The African Americans have been treated as Second Class citizens for years and some of the scholars have gone on to look for ways to disregard them as being equal to the Whites (Mettler 64). There is a massive difference that can be drawn from the words and expressions that were used by politicians and philosophers in the US in giving their positions on these issues and the practices that were orchestrated by most White people in the society. Equality has been preached and the famous Abraham Lincoln speech when abolishing slavery stands out as one of the most moving speeches that has been given on establishing equality as a democratic right in the US (McPherson 54). The events that later ensued after the speech in the country did not represent the tenets and models that the country had established. There was a difference in terms of the models used thereby giving the people a chance to connect and make the best opportunities in the world. The White Men continued to be differentiated from other members of the society and would not be given an equal and similar chance to date (McPherson 90). The democratic institutions and leaders may have described tenets and models that could later be use to argue for equality but at the time of their arguments the models that were adopted was nothing but the opposite.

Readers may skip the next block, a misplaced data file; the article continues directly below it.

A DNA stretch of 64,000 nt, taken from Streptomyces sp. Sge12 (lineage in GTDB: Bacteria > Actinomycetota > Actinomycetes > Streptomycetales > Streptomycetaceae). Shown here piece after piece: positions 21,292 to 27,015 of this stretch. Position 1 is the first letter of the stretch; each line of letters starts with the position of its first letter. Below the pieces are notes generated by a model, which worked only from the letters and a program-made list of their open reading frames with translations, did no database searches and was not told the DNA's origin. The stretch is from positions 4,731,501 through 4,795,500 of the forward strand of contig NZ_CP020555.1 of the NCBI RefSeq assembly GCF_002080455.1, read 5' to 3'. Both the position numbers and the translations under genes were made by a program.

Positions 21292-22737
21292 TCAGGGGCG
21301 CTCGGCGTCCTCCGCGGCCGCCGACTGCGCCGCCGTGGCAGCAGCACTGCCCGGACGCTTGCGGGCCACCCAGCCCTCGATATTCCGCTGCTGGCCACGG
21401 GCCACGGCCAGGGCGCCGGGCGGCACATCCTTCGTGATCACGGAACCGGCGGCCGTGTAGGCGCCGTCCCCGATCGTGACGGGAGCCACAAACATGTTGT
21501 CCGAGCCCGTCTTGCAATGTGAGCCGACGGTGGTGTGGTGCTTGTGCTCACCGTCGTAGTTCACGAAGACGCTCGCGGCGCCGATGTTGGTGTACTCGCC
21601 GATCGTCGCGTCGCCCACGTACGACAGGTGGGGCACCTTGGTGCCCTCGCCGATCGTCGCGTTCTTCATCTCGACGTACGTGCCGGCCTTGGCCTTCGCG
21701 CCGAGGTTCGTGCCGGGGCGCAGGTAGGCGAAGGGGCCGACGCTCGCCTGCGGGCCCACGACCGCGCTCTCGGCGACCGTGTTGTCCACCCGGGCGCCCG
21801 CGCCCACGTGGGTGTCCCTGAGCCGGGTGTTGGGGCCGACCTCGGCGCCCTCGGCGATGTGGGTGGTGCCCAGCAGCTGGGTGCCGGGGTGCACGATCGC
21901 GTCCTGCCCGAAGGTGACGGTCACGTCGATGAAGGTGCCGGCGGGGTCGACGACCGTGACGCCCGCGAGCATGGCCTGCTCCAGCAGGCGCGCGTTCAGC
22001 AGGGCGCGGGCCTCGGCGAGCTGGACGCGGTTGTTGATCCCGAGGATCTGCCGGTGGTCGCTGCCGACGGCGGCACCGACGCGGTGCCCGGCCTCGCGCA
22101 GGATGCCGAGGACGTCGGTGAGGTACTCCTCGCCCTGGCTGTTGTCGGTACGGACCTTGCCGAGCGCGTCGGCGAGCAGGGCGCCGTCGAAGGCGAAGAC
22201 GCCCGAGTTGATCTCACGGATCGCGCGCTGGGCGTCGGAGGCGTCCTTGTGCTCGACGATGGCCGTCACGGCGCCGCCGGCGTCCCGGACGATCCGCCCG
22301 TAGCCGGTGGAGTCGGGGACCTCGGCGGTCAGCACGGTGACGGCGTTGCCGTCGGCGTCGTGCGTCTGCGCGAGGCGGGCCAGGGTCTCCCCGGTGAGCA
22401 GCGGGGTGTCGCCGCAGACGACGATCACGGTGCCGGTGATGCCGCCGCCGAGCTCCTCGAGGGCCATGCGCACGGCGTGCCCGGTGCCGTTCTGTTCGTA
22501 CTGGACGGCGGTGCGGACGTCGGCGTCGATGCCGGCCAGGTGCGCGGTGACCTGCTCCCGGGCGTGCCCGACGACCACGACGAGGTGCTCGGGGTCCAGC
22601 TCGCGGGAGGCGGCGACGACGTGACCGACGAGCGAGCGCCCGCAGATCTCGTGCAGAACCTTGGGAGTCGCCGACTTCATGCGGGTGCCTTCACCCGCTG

It is critical to note that equality is not self-evident and can therefore, not be an innate aspect that has been achieved at creation. There are many dynamics that makes people different and unequal in the society. When one says that all people are created equal in literal terms it means that they have equal opportunities, level of understanding knowledge and are all alike. These aspects cannot all be true to all the people in the world since it would mean that countries and people could not be differentiated since they would gain the same level of control in the society (Will 35). The statement may be true to the point before one leaves the mother's womb although this is not also literally true as science represents. It is therefore, impossible to argue that people are created equal since man and woman are different making their rights and needs in the society differentiated. Arguing for a world where equality is absolute and people should all be given equal terms and models is therefore, not applicable. There are different models and qualities that ensure people can be differentiated in the society making it critical to establish a moderating principle that needs to be observed through giving individualized models in the society.